Twenty-nine percent of those we polled said they use only the basic customs and trade capabilities embedded in the business processes of their core ERP systems, such as procurement, sales, manufacturing, and warehousing. There’s a lot more you can do.
While many companies find it challenging to choose among the many vendors offering integrated global trade automation solutions, companies should first evaluate their functional needs, their process inefficiencies, and their strategic priorities. The key requirements that companies identify typically include sanctioned party list screening, embargo checks, license management, preferential and non-preferential origin management, import and export declaration preparation, direct filing capability with customs authorities and/or integration with customs brokers.
Once you’ve established the high-level functional business requirements, then assess different vendor solutions. Don’t underestimate the benefits of choosing one that fits within your existing IT landscape. Your trade automation solutions need to integrate with your technology infrastructure today and in the future.
As companies embark on their digital transformations, they are implementing next-generation enterprise technologies such as cloud-based ERPs and deploying spot solutions using emerging technologies, including Robotic Process Automation, Machine Learning, and Natural Language Processing. More than ever, it is critical that a company’s trade strategy be included as part of these initiatives. Technology deployments that do not consider trade strategy can adversely impact existing trade operations and compliance.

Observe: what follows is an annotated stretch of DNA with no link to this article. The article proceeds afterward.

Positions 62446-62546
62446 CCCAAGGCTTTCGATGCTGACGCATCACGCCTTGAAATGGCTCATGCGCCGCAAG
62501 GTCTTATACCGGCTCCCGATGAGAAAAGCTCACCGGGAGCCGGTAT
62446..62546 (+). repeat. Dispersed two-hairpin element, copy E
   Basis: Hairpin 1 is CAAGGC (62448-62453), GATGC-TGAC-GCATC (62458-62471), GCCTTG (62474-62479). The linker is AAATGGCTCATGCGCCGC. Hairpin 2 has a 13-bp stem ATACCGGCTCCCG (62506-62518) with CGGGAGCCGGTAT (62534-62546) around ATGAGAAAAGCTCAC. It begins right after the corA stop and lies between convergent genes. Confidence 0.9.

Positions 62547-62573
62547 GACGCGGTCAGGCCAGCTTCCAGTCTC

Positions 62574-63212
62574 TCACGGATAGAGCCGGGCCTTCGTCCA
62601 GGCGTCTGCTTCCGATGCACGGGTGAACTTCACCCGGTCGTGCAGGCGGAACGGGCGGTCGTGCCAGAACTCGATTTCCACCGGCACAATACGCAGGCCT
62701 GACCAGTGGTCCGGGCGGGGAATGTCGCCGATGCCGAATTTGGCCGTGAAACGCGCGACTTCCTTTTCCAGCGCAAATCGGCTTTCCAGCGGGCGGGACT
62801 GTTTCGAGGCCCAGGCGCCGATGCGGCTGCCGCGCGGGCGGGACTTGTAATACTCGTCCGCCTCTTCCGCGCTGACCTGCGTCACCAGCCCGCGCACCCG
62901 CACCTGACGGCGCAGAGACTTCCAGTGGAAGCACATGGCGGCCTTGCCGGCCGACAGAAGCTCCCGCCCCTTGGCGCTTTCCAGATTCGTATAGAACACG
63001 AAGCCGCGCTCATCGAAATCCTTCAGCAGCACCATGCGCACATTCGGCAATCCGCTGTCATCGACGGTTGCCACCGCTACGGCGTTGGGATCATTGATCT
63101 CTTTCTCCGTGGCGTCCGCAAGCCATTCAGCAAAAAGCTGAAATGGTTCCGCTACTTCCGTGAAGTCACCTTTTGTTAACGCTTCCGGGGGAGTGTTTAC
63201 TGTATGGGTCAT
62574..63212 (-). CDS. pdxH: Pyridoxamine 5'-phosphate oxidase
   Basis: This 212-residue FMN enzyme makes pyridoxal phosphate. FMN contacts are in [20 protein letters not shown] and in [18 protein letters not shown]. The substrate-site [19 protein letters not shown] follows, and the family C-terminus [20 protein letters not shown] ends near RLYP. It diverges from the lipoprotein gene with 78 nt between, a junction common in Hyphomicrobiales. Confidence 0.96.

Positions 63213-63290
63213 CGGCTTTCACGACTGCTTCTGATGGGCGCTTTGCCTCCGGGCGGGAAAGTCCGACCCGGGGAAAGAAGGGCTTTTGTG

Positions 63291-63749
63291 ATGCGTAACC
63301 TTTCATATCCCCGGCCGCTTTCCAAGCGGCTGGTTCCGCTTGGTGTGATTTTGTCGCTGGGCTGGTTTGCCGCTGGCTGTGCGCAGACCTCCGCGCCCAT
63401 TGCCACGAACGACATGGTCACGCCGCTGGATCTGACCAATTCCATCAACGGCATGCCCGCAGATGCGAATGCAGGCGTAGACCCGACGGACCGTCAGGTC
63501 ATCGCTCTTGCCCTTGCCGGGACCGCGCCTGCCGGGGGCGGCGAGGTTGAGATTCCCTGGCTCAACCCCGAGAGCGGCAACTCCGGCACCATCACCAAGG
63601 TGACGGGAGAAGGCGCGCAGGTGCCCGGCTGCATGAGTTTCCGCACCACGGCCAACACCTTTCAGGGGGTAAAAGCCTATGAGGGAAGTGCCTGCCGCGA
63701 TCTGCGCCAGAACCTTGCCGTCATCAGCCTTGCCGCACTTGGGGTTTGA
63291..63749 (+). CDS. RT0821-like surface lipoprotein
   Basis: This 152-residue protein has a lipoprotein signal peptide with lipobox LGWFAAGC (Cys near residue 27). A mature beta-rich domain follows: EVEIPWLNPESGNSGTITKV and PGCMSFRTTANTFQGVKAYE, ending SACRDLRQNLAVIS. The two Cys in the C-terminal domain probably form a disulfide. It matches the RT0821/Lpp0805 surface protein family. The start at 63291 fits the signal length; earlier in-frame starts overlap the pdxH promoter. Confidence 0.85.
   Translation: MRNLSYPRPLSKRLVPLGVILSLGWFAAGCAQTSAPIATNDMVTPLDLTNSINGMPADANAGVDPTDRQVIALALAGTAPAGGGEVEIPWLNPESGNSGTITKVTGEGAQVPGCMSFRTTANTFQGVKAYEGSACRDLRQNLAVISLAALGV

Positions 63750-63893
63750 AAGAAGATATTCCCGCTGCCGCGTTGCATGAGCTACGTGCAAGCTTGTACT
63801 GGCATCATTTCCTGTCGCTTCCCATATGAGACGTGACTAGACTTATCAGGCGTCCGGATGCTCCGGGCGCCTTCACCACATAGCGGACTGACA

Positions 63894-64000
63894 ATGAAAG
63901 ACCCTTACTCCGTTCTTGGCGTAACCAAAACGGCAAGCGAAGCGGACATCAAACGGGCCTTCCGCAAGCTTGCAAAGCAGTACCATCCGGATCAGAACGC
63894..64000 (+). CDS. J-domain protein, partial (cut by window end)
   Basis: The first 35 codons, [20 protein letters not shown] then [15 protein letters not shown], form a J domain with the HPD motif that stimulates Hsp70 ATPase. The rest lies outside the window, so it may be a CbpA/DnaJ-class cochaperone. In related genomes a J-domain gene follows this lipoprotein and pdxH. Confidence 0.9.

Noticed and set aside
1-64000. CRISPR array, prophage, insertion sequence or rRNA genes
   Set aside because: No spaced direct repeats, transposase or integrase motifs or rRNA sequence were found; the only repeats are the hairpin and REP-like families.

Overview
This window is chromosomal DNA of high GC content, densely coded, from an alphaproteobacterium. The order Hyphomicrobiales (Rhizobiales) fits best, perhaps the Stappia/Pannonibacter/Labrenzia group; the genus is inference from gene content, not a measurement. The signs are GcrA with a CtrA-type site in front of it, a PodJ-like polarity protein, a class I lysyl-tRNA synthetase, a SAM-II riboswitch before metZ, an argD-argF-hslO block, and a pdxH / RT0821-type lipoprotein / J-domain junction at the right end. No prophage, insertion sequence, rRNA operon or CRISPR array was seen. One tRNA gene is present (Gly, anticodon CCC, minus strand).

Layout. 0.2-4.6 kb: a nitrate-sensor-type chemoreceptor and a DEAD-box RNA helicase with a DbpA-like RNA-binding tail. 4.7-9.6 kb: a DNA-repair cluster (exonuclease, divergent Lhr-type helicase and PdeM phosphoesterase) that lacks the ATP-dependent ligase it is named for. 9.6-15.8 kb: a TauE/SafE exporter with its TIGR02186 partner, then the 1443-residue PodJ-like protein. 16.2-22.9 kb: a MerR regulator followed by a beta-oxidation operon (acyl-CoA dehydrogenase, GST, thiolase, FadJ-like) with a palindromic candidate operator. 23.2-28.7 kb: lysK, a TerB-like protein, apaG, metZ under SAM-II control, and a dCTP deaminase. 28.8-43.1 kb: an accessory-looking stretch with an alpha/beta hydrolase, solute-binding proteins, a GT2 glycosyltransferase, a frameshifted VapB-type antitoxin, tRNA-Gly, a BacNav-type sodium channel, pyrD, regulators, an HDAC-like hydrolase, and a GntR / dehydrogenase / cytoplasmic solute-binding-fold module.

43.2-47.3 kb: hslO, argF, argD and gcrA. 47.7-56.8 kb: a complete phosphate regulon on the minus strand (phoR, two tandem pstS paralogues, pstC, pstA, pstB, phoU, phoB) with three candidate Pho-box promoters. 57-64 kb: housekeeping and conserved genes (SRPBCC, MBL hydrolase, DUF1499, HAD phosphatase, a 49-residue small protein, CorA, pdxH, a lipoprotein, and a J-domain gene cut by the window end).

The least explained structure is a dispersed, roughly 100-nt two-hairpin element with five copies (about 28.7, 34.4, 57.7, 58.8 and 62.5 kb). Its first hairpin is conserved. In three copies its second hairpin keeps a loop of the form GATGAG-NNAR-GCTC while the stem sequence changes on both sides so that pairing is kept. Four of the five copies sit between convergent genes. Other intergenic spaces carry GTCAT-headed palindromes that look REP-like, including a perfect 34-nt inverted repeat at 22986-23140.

Moreover, with many of the key stakeholders already assembled to support the broader transformation initiatives, this is an effective time to deploy a trade automation solution given the need to address interdependencies — and secure corporate buy-in. We typically see that inclusion of trade automation within ongoing and planned digital transformation initiatives as an accelerated path to deploying these solutions.
We are seeing not only new trade regulations in the US and other countries, but also increased enforcement. So first and foremost, any trade automation solution must address the complexity of global trade compliance given the regulatory disparities across jurisdictions. There’s a lot more to trade compliance than sanctioned party screenings. Trade automation solutions allow companies to build out business rules to address systemic areas of risk within the supply chain, for example, how to deal with the customs implications of returned goods or set specific rules for regulated products, like hazardous material in specific jurisdictions.
With a strong foundation for international trade compliance, it becomes easier to focus on the opportunities for above-the-line duty savings. These tools also can help to optimize FTA programs, or programs like First Sale For Export or duty drawback. Integrated trade automation solutions harness data analytics for KPI measurements, to draw insights in order to change business processes and to support with risk management. Trade automation solutions also can be applied toward projecting tariff impacts across a range of scenarios and be used to calculate the costs of different supply chain configurations.
Companies must execute changing trade strategies in today’s fast-moving, uncertain environment. So it’s just as important to keep in mind that trade automation solutions will streamline and speed up cross-border activities. Keep lingering and the fast movers will run away with the prize.